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Are Once Libertarian Tea Party Candidates Becoming Social Conservatives?

Back in the spring of 2010, commentators marveled at the strict fiscal focus of the Tea Party. Fast-forward eight months, and it's a different picture, as candidates speak stridently about social issues on the trail. What's behind the switch? Here are three factors at work.

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Democrat Sen. Michael Bennet (left) and Republican Ken Buck, candidates for Senate in Colorado, during a televised debate Sunday in which Buck compared homosexuality to alcoholism (William B. Plowman / NBC-AP)

Back in the spring of 2010, commentators marveled at the strict fiscal focus of the Tea Party. Kate Zernike, the crackerjack reporter who covers the movement for The New York Times, wrote, "For decades, faith and family have been at the center of the conservative movement. But as the Tea Party infuses conservatism with new energy, its leaders deliberately avoid discussion of issues like gay marriage or abortion." It seemed the new breed of conservatives was too focused on shrinking government and balancing the budget to deal with messy, divisive issues of morality.

Fast-forward eight months, and it's a different picture. During a televised debate Sunday, Colorado GOP Senate candidate Ken Buck said that homosexuality was a choice—but added that it had some genetic factors, and therefore was comparable to alcoholism. Sharron Angle, the Nevada Senate candidate, has some of the strictest abortion politics in the country, opposing it even in cases of rape and incest. And almost every notable stand taken by Delaware Senate contender Christine O'Donnell has been on social issues—from masturbation to creationism to abortion. What's behind the switch? Here are three factors at work.

1. The Tea Party is Really the GOP. No, they're not actually the same—despite what some liberal pundits and the Democratic Party suggest. But it's also clear that there is huge overlap. A Bloomberg poll last week showed that 80 percent of self-identified Tea Party supporters plan to vote Republican on Election Day. Even if Tea Party rallies and groups are focused narrowly on fiscal issues, it doesn't mean their supporters don't have the same socially conservative beliefs that have dominated mainstream Republican politics for three decades, so it's only natural that candidates wishing to appeal to them would mix some morality into their message. Liberal blogger Matt Yglesias argues that the GOP's embrace of libertarian positions is just the newest version of the old "fusionism" of the Republican Party in which libertarianism becomes a means to social conservatism.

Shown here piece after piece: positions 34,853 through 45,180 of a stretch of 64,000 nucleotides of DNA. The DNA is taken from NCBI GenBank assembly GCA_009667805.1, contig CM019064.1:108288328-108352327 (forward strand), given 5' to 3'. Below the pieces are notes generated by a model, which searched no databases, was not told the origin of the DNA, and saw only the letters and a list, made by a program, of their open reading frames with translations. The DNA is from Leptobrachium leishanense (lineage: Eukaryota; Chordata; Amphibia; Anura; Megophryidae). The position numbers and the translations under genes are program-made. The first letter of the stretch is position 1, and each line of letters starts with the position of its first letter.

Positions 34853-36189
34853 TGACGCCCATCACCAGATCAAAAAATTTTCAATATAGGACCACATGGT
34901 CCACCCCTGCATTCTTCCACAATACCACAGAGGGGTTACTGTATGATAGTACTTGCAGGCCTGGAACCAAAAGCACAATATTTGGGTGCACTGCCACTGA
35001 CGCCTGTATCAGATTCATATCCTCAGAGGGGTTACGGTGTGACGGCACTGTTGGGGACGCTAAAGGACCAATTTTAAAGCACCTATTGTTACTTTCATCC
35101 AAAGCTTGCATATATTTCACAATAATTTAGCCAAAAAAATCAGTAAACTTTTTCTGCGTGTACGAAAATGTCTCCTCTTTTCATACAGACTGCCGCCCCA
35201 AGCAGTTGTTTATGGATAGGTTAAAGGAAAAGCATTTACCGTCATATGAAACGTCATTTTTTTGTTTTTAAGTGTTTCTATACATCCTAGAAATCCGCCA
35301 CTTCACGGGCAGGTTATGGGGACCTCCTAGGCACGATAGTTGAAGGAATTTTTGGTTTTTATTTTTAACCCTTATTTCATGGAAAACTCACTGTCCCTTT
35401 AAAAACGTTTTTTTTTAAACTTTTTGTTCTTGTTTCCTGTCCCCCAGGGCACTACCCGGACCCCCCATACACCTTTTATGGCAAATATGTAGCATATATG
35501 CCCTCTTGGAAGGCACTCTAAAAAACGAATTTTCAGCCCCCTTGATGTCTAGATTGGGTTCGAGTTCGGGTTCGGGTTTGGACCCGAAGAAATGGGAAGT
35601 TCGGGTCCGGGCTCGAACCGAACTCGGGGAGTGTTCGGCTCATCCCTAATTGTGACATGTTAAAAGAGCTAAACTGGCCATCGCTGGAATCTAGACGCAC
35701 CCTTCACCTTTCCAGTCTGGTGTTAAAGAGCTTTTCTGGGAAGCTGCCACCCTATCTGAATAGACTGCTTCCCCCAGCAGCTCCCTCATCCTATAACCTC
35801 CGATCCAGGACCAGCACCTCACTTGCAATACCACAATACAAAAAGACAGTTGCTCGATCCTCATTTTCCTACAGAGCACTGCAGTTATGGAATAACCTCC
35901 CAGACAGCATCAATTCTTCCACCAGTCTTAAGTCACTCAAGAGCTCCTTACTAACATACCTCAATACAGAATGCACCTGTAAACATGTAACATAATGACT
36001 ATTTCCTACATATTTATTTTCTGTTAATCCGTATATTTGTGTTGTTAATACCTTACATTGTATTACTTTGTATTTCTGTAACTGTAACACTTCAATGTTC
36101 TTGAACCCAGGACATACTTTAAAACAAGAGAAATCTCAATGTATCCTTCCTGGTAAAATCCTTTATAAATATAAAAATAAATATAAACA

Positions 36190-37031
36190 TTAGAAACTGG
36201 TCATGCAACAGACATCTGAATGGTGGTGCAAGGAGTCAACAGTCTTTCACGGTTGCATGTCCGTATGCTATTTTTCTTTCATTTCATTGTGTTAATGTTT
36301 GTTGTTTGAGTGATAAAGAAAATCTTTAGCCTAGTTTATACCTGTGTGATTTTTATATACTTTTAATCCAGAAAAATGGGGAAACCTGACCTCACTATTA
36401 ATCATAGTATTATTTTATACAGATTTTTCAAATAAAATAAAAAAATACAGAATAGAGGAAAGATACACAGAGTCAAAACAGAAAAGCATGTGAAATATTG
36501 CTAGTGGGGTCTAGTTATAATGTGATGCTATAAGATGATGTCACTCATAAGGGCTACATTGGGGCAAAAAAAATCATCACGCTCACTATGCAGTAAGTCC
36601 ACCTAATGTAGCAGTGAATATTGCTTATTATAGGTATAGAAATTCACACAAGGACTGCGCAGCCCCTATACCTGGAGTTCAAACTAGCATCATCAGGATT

2. The Candidates Aren't Really Tea Partiers. Perhaps it's an inevitable consequence of the Tea Party's influence, but it's hard to find a Republican candidate this year who hasn't been identified as a Tea Party candidate, too. The label is starting to lose its value as a litmus test for candidates, as experienced, repeat candidates attempt to rebrand themselves. Even Sarah Palin, the most famous face associated with the movement, was a regular Republican before (remember how she came to power as the GOP's vice presidential pick?). So voter beware: the Tea Party label doesn't necessarily mean the wearer is any more serious about fiscal discipline than the old-line Republicans who movement members disdain. It just means the wearer is shrewed enough to put on the mantle.

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3. It's Just Election-Year Politics and Will Quickly Fade. Candidates say all kinds of things on the trail. But that doesn't mean they believe them. Besides, says John Samples of the libertarian Cato Institute, most voters—and most stump speeches—are still focused on the economy. It's just smart electoral politics; there's no good reason to bring in divisive issues when conservatives are united on fiscal discipline. But will the more staunchly libertarian members of the Tea Party—the 20 percent who aren't Republicans, or who are adamant that libertarianism means the government shouldn't decide who can and can't get married—be alienated? Perhaps, Samples says, but he hasn't seen it yet. Indeed, despite hopeful prophecies to the contrary as far back as February, there haven't been any high-profile defections. Part of it is that libertarians are holding their noses for the time being. "The socially conservative emphasis didn’t really work very well as an issue and they don’t want to blow this one," Samples says. And in fact, it's the values voters who are starting to panic, he adds: "Two or three weeks ago I was at the Family Research Council, and there seemed to be an almost desperate sense that the train was leaving the station and they weren’t on it."

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